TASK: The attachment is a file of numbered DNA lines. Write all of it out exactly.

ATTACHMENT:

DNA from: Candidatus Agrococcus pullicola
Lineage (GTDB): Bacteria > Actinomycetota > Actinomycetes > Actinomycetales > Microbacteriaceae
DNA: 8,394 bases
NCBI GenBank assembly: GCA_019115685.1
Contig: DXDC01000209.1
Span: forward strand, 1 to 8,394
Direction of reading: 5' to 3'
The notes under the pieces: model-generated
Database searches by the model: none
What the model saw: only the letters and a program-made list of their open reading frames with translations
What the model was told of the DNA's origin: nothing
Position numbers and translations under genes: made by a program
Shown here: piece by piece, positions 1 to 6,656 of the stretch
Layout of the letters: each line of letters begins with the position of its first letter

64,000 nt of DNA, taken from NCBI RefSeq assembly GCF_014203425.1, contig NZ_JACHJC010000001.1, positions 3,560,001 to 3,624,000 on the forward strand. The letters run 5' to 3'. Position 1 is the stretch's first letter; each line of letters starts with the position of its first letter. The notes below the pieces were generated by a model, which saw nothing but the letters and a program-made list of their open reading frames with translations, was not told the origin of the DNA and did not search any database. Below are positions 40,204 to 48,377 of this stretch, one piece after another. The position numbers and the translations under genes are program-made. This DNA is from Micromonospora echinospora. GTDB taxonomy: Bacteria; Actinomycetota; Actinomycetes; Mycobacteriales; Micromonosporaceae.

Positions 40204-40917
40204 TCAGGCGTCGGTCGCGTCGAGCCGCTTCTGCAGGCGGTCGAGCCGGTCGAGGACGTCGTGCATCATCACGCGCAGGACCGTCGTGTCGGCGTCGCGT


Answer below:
DNA from: Candidatus Agrococcus pullicola
Lineage (GTDB): Bacteria > Actinomycetota > Actinomycetes > Actinomycetales > Microbacteriaceae
DNA: 8,394 bases
NCBI GenBank assembly: GCA_019115685.1
Contig: DXDC01000209.1
Span: forward strand, 1 to 8,394
Direction of reading: 5' to 3'
The notes under the pieces: model-generated
Database searches by the model: none
What the model saw: only the letters and a program-made list of their open reading frames with translations
What the model was told of the DNA's origin: nothing
Position numbers and translations under genes: made by a program
Shown here: piece by piece, positions 1 to 6,656 of the stretch
Layout of the letters: each line of letters begins with the position of its first letter

64,000 nt of DNA, taken from NCBI RefSeq assembly GCF_014203425.1, contig NZ_JACHJC010000001.1, positions 3,560,001 to 3,624,000 on the forward strand. The letters run 5' to 3'. Position 1 is the stretch's first letter; each line of letters starts with the position of its first letter. The notes below the pieces were generated by a model, which saw nothing but the letters and a program-made list of their open reading frames with translations, was not told the origin of the DNA and did not search any database. Below are positions 40,204 to 48,377 of this stretch, one piece after another. The position numbers and the translations under genes are program-made. This DNA is from Micromonospora echinospora. GTDB taxonomy: Bacteria; Actinomycetota; Actinomycetes; Mycobacteriales; Micromonosporaceae.

Positions 40204-40917
40204 TCAGGCGTCGGTCGCGTCGAGCCGCTTCTGCAGGCGGTCGAGCCGGTCGAGGACGTCGTGCATCATCACGCGCAGGACCGTCGTGTCGGCGTCGCGT